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javajoe1981

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50A plug on a 30A load does not present a safety risk. A 30A plug on a 50A load would present a risk.

Here are a couple of designs that show the difference between how a panel that allows two elements powered at once vs. a panel that only allows one element powered at a time.

Single element at a time:

View attachment 778928

Two elements simultaneously:

View attachment 778929

These are both designs that use older technology PIDs, rather than the preferred Auber DSPRs. The first has a third PID just for monitoring MLT temperature, but again Auber has a better option for that now than using PID.

If you have any questions about what's in the designs, just ask.

Brew on :mug:
This is great, thank you!

I assume the wiring doesn't change if using the DSPR120's/SYL-2802B?
 

doug293cz

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This is great, thank you!

I assume the wiring doesn't change if using the DSPR120's/SYL-2802B?
The terminal assignments are different for the SSR control outputs on the SYL-2352 vs. the DSPR-120 or DSPR-3x0, but these DSPR's are all the same, except for the extra relay/alarm outputs on the DSPR-3x0s. The SYL-2802B has power and one of the temp sensors in the same place as the others, but it has a second set of temp input terminal, no SSR control outputs, and two sets of relay/alarm outputs.

Other than the terminal differences on the PIDs/DSPRs/Temp Monitors, all other wiring remains the same.

Brew on :mug:
 

doug293cz

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How beneficial is it to have the pump switches with auto-off-on?
Having an "Auto" switch option for the pumps requires that you have some additional control logic that controls the pumps. This could be done with the relay/alarm outputs of the DSPR-3x0 series, or the relay/alarm outputs of the SYL-2802B, but you have to figure out how you want the auto functions to work (time or temp based on DSPR-3x0s, or temp based on 2802B.) If you don't have that added control logic, the "Auto" pump option doesn't (can't) do anything.

Brew on :mug:
 
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javajoe1981

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Having an "Auto" switch option for the pumps requires that you have some additional control logic that controls the pumps. This could be done with the relay/alarm outputs of the DSPR-3x0 series, or the relay/alarm outputs of the SYL-2802B, but you have to figure out how you want the auto functions to work (time or temp based on DSPR-3x0s, or temp based on 2802B.) If you don't have that added control logic, the "Auto" pump option doesn't (can't) do anything.

Brew on :mug:
Okay, good to know, just doesn't really seem like a "must have" feature. I assume it would probably make step mashing easier by regulating the mash temp with the pump while allowing the HLT to heat up to the next step temp, which might provide faster ramping up to next step.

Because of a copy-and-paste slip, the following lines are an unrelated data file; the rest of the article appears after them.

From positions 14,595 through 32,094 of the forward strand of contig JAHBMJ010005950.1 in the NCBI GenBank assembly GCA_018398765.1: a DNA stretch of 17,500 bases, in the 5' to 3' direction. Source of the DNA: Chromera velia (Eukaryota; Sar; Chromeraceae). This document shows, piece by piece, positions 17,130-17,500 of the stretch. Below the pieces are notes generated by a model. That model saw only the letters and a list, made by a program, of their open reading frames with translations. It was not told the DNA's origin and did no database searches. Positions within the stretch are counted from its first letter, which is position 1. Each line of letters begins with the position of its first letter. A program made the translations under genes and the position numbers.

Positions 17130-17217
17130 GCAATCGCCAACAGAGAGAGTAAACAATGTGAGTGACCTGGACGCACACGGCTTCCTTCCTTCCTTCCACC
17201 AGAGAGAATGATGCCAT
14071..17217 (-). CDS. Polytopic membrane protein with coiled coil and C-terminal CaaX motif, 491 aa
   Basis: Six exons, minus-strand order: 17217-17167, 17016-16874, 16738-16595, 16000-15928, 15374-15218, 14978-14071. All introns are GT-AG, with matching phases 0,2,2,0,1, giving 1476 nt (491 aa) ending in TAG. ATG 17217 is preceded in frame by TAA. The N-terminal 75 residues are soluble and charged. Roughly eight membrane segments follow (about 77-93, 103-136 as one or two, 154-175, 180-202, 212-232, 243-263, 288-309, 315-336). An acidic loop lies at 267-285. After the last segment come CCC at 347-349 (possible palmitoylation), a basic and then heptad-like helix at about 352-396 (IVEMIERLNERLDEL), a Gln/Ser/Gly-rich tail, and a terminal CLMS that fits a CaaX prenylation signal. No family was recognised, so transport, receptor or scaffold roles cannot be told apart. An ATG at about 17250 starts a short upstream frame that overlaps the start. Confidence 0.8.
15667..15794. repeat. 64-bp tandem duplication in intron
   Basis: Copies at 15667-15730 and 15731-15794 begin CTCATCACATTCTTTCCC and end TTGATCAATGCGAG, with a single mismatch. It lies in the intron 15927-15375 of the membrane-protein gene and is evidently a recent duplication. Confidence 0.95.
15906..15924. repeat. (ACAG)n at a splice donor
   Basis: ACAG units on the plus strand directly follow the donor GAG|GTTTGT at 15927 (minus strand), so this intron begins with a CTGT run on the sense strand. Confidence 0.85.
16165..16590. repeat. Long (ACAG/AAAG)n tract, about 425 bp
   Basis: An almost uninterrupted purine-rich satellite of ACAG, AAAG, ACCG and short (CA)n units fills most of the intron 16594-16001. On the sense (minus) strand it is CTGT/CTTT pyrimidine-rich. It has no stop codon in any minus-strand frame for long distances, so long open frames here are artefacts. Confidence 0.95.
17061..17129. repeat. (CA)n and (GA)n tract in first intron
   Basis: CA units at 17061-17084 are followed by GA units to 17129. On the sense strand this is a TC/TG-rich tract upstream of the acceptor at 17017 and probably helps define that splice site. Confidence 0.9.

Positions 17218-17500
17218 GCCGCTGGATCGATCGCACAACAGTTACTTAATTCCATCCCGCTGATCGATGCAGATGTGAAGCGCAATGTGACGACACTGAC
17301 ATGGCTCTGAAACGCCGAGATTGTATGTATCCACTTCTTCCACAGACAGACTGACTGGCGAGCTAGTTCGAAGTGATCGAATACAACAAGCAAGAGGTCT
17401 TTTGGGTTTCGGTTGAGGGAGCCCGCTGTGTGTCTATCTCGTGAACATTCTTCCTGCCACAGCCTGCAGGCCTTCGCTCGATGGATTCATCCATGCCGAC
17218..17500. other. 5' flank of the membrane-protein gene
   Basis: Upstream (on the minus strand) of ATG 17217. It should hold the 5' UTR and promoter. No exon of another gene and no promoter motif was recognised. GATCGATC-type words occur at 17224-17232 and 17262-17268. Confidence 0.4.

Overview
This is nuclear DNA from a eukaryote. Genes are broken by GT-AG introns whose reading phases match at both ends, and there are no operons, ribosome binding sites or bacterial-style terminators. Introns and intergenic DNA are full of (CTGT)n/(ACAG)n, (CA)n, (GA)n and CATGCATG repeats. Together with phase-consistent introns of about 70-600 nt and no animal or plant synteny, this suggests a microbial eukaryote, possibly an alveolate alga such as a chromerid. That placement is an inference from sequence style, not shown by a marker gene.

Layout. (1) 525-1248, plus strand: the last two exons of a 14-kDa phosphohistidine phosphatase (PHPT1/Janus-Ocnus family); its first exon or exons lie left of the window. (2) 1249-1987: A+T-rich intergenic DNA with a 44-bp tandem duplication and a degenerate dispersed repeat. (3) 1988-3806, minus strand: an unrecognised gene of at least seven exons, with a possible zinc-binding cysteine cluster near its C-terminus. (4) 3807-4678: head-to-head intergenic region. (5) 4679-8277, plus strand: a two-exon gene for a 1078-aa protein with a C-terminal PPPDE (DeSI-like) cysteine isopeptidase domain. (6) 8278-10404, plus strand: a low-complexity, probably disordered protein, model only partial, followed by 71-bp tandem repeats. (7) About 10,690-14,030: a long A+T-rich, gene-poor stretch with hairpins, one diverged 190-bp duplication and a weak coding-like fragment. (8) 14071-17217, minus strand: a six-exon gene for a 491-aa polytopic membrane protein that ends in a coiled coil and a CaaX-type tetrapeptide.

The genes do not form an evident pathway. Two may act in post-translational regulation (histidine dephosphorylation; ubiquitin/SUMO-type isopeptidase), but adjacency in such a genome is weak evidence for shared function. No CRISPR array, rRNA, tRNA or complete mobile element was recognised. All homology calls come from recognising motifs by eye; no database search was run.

doug293cz

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I assume it would probably make step mashing easier by regulating the mash temp with the pump while allowing the HLT to heat up to the next step temp, which might provide faster ramping up to next step.
It would definitely complicate things, and I wouldn't want to abuse my pump by subjecting it to rapid on-off cycles. If you want to control pump output automatically, best to use a servo motor controlled throttle valve, or a speed controller for the pump motor (but make sure the pump motor and speed controller are compatible.) And I think the benefit would be minimal as far as speeding up step time. It would be simpler just to shut the pump off for the last 10-15 minutes of a mash step while you heat up the HLT water for the next step, as you won't lose much temp in the mash over that time. Or, even simpler, just start heating for the next step a bit earlier - precise step temp control, and rapid step transitions aren't really all that important anyway (all the enzymes we care about work over temp ranges, not a specific temperatures.)

If you want faster stepping, you would probably be better off adding a RIMS tube.

Also, if you are thinking about automated step mashing, you should be looking at the DSPR-320 controller.

Brew on :mug:
 
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javajoe1981

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It would definitely complicate things, and I wouldn't want to abuse my pump by subjecting it to rapid on-off cycles. If you want to control pump output automatically, best to use a servo motor controlled throttle valve, or a speed controller for the pump motor (but make sure the pump motor and speed controller are compatible.) And I think the benefit would be minimal as far as speeding up step time. It would be simpler just to shut the pump off for the last 10-15 minutes of a mash step while you heat up the HLT water for the next step, as you won't lose much temp in the mash over that time. Or, even simpler, just start heating for the next step a bit earlier - precise step temp control, and rapid step transitions aren't really all that important anyway (all the enzymes we care about work over temp ranges, not a specific temperatures.)

If you want faster stepping, you would probably be better off adding a RIMS tube.

Also, if you are thinking about automated step mashing, you should be looking at the DSPR-320 controller.

Brew on :mug:
Yeah, that's okay, I can do without it lol, I've just seen it on panels and wondered if it was worth it to have it. Sounds like not worth the trouble
 

doug293cz